Billi (Awkwafina) discovers that her paternal grandmother (Zhao Shuzhen) is dying, but her father (Tzi Ma) and her mother (Diana Lin) have decided to keep the truth of her condition a secret, and conspires with the extended family to host a wedding in China as an excuse to bring the family together.
Looking at movies in recent years that are based on the immigrant experience, the connecting factor always seem to centre on how the nature of home shifts when you leave. For example, John Crowley's adaptation of 'Brooklyn' brilliantly followed how Saoirse Ronan's character changes when she arrives home from New York, and learns that it no longer is the same for her. This is true of anyone who's had to leave behind their home country, and that bittersweet realisation is what informs the heart of 'The Farewell'.
Based on writer / director Lulu Wang's own experiences, 'The Farewell' positions itself as a family dramedy, with the oddness of Chinese culture - at least, to Western experiences - informing some of the humour. Like Billi, Awkwafina's character, the audience is aghast at the idea of hiding a medical condition from someone. Yet in China, it's not only common, but considered the correct thing to do. Grappling with this lie, and the hilarity of the wedding preparations - even though the couple getting married have been dating for three months - works beautifully together.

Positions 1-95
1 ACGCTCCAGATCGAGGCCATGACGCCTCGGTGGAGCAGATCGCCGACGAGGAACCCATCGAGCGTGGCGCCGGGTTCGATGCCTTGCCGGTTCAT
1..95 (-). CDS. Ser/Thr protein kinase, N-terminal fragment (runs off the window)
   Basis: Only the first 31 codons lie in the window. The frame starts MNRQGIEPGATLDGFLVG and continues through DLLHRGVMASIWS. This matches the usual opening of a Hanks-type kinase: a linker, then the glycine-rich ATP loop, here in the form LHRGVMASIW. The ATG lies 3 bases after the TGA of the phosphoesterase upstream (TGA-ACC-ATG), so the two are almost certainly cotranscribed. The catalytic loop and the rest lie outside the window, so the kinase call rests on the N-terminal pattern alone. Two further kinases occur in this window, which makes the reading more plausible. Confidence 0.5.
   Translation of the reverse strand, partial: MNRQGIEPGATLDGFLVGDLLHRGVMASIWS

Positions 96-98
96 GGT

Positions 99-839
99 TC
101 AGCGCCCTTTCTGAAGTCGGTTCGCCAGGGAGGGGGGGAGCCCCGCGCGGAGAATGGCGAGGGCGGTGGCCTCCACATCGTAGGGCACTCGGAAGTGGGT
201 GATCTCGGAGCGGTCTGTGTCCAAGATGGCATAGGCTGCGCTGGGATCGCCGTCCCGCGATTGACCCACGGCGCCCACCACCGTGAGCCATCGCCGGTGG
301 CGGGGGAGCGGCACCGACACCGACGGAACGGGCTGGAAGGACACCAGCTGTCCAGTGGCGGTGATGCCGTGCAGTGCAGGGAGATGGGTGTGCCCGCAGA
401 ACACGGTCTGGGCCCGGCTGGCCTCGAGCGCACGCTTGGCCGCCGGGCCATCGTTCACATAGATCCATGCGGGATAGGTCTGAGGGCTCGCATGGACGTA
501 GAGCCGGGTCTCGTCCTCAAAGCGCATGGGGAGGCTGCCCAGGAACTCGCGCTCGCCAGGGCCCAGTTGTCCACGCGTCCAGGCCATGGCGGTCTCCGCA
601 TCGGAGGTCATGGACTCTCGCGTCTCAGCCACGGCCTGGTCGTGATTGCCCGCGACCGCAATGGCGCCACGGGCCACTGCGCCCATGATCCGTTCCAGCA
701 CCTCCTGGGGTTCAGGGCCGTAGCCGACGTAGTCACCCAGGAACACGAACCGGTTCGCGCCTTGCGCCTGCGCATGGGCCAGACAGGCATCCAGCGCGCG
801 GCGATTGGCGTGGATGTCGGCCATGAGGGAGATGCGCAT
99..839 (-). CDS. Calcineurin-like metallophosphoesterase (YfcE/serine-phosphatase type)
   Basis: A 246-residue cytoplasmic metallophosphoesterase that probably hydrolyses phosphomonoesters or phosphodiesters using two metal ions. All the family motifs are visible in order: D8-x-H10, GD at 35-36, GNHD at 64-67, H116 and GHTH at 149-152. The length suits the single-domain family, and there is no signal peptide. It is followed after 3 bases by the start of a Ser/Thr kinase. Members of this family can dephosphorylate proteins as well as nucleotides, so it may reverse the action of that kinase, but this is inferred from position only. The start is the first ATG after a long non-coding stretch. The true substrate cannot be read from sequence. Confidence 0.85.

Like so many of the best comedy-dramas of this kind, zeroing in on a culture, time or place eventually allows everyone to draw their own connection with it. The manner in which Awkwafina and Zhao Shuzhen interact with each other is so authentic, so genuine, that you'd actually believe that they're grandmother and granddaughter. Likewise, Diana Lin's steely performance as the mother, who herself has her own dynamic with her mother-in-law, comes from such a real place that you've either seen something similar in your life, or you've experienced it yourself.
The supporting cast, including Tzi Ma and Jiang Yongbo as the two sons of the grandmother, are given their moment to shine, but really, the movie rests on Awkwafina and Zhao Shushen - and both women are more than capable of carrying it together. The natural, unfiltered comedy that bubbles up between them can't help but leave a smile on your face. One scene, in particular, sees the grandmother trying to play matchmaker - with the doctor who's treating her illness.
Lulu Wang's sense of style and pacing knits all these moments together, and there's a real tenderness with how it arranges itself on screen. The camera angles take in the background only briefly, instead focusing in on the lights, shadows and the dialogue between the characters. None of the scenes ever feel like they're forced, and the flow from beginning to end works with such a grace that it really does show how solid the writing is throughout.
As sweet and affectionate a story as you can get, 'The Farewell' is a heartwarming, funny tale of family, duty and the softest lies we tell one another.